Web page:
State and Parental Roles in the Decentralised Education System in Nicaragua
Abstract:The article discusses some of the top-down reforms enacted by the state in Nicaragua. Here the focus is on decentralisation of governance and parental role in decentralised schools. In particular, the article examines the meaning of decentralisation in education in the Nicaraguan context and specific roles the state and parents play in the decentralised system of education—within economic and political transformation. The article examines critically how the proposed decentralisation arrangements are interpreted by parents and their role in the management of the school and in how the parents are involved the educational processes of their children. The article is a case study of politico-educational reform, with reference to decentralisation process and the transfer of decision-making process to the local level, or deconcentration.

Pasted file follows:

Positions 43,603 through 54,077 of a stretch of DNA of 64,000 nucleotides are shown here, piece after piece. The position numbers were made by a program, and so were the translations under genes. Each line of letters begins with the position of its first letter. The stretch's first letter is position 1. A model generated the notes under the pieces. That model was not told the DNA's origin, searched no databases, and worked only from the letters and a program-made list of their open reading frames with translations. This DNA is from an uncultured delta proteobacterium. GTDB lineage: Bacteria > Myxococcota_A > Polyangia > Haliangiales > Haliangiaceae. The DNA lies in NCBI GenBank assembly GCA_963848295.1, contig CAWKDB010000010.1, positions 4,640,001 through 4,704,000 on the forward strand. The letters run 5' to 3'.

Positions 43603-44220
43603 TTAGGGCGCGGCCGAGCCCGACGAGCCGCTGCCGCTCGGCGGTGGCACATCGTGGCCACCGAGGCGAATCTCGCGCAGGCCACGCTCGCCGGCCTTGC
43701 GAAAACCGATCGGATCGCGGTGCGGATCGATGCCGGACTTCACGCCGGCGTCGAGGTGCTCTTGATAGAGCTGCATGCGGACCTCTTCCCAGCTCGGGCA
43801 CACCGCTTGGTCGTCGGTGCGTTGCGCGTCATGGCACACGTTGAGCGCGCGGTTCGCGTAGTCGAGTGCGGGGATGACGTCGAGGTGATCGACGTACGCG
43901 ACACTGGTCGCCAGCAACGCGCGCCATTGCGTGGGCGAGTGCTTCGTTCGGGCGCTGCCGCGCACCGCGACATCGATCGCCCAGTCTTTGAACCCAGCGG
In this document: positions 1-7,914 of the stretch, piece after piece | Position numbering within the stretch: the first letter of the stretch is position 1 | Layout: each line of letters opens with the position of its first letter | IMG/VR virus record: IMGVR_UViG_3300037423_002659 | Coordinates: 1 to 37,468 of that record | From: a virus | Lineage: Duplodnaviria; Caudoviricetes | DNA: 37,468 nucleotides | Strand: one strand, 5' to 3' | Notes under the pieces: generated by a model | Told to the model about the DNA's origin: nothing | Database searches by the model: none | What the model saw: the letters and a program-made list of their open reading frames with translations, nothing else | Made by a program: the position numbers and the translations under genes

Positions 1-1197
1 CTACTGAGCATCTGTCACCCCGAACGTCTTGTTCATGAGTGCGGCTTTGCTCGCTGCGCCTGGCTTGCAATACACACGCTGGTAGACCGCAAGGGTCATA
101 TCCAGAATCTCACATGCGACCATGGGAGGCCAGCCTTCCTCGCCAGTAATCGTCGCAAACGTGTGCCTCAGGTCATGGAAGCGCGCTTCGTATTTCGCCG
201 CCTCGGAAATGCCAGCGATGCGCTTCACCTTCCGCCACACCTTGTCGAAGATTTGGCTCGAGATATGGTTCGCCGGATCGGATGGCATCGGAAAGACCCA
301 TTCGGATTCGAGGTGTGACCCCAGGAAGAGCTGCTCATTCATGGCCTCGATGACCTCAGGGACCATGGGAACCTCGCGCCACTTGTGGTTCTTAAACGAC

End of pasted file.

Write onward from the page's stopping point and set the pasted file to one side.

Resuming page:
Document Type: Research Article
Affiliations: University of Calgary
Publication date: January 1, 2008
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- Political Crossroads is a bi-annual, international, refereed journal which, since 1990, publishes critical and empirical scholarship in political science and international relations. Its areas of focus include global security, terrorism, national identity, migration and citizenship, and the politics of resources and trade.